Sale, meanwhile, would pile up eight strikeouts in 5 1/3 innings, only one off his fastball. The other seven came off the slider (five) and change (2). He was mixing his stuff and if there were any questions about the lingering effects of shoulder inflammation, well, he had answers over 93 pitches.
“He wasn’t his dominant self necessarily,” Boone said. “But he did a really nice job of mixing his pitches, changing speeds. His change-up and slider were a factor and he could reach back on the heat when he really needed.”
“(Cora) said something to me the other night that really stuck,” Sale said. “It was win the first pitch and then win every pitch after that. I threw every pitch tonight like he was going to take the ball out of my hand after that pitch.”
After averaging a season-low 90 mph on his fastball in his last start, Sale got it up to 96 on Friday night and he appears to be getting closer to return to a guy who can throw 110 and get through seven. After all the problems Red Sox starters had in the 2016 and 2017 playoffs, this was a welcome sight. More significantly, it’s got to be a relief for Red Sox fans who fear their own relievers coming in as early as the fifth inning.
The one guy who gave Sale trouble was Aaron Hicks on this night. He walked on six pitches and battled Sale for 11 more before lining a single off a fastball. When he got to first base, however, he bent over in pain, aggravating a hamstring injury. In came Brett Gardner. Boone said we’ll know more about Hicks’ status after an MRI.
Yes, Red Sox fans. Celebrate Martinez and Sale.
Yes, Yankees fans Bemoan Giancarlo Stanton striking out four times. But it also was your bullpen that threw six innings of shutout ball.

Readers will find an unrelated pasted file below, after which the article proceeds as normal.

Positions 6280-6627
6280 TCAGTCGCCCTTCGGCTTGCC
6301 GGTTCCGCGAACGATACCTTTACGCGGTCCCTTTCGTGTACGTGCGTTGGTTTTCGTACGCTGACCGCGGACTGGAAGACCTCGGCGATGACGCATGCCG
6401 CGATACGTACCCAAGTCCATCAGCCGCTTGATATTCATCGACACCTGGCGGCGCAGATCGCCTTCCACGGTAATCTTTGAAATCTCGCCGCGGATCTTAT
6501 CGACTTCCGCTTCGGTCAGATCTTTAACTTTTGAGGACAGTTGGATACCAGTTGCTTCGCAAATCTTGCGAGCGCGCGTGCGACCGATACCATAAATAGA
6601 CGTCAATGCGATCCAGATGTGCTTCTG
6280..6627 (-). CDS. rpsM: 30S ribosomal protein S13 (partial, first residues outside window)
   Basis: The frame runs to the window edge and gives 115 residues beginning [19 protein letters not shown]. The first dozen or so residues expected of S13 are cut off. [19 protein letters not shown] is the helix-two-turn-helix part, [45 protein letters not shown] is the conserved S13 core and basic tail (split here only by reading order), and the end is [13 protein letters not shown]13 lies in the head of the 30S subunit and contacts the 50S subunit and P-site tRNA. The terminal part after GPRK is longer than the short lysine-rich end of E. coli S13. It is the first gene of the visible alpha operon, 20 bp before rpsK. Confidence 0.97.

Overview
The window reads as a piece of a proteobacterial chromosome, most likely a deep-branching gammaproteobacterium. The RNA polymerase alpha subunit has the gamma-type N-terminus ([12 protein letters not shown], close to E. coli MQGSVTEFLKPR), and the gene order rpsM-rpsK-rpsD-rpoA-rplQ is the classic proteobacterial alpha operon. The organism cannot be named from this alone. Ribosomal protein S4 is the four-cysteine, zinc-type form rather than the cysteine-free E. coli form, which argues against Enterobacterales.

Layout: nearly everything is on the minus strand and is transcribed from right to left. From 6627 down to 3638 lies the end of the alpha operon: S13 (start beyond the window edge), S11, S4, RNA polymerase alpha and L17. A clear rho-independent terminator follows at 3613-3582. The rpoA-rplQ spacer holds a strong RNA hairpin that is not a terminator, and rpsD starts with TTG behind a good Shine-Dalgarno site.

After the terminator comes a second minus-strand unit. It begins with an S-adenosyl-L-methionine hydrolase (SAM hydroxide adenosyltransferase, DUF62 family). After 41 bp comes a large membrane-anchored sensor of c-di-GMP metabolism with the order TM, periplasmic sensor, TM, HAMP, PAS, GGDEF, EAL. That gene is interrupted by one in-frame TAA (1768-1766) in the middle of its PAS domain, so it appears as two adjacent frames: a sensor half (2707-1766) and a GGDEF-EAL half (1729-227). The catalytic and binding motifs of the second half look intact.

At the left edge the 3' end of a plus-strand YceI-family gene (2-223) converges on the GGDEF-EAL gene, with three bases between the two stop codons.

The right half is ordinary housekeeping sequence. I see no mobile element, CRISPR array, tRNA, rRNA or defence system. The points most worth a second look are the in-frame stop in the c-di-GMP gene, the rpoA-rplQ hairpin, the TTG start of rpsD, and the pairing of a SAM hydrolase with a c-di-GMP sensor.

Cora took out Sale after singles by Andrew McCutchen and Giancarlo Stanton in the sixth. And from there, wow, it was scarier than a horror movie. It was Nightmare on Bullpen Street, folks. Yeah, it was Friday The 13th (the sixth and seventh innings combined).
In a two-run sixth (both runs were charged to Sale), Ryan Brasier allowed an RBI single to Luke Voit, threw a wild pitch and walked the nearly unwalkable Miguel Andujar. Cora gave Brasier the hook, but Brandon Workman promptly walked the bases full on four pitches.
New England held its breath as Gleyber Torres worked a 3-1 count. But Workman got a called second strike and Torres took a long sweeping miss at a knuckle curve. New Hampshire exhaled. So did Massachusetts.
Too soon. In a one-run seventh, New England was turning blue again. Workman gave up opening singles to McCutchen and Judge. Cora yanked him, too. In came, UConn’s Matt Barnes. I got to be honest, the thought crossed my mind he may go the way of the football Huskies’ defense.
Barnes uncorked a wild pitch to move the runners to second and third. He walked Gardner to fill the bases. Half of Connecticut was now turning wicked shades of UConn national flag blue. Barnes struck out Stanton on a curveball, got Voit to hit into a field’s choice that did score a run and Didi Gregorius to bounce out to second.
Red Sox pitchers seemed to think the plate was only 58-6 away instead of 60-6.
“We put Sandy Leon through the ringer,” Sale said. “Look at how many balls we threw in the dirt. He was as solid as you can possibly be behind the plate.”
It’s fitting Leon wears a mask. It might have been a tribute to Jason Voorhees. The bullpen scared the life out of New England.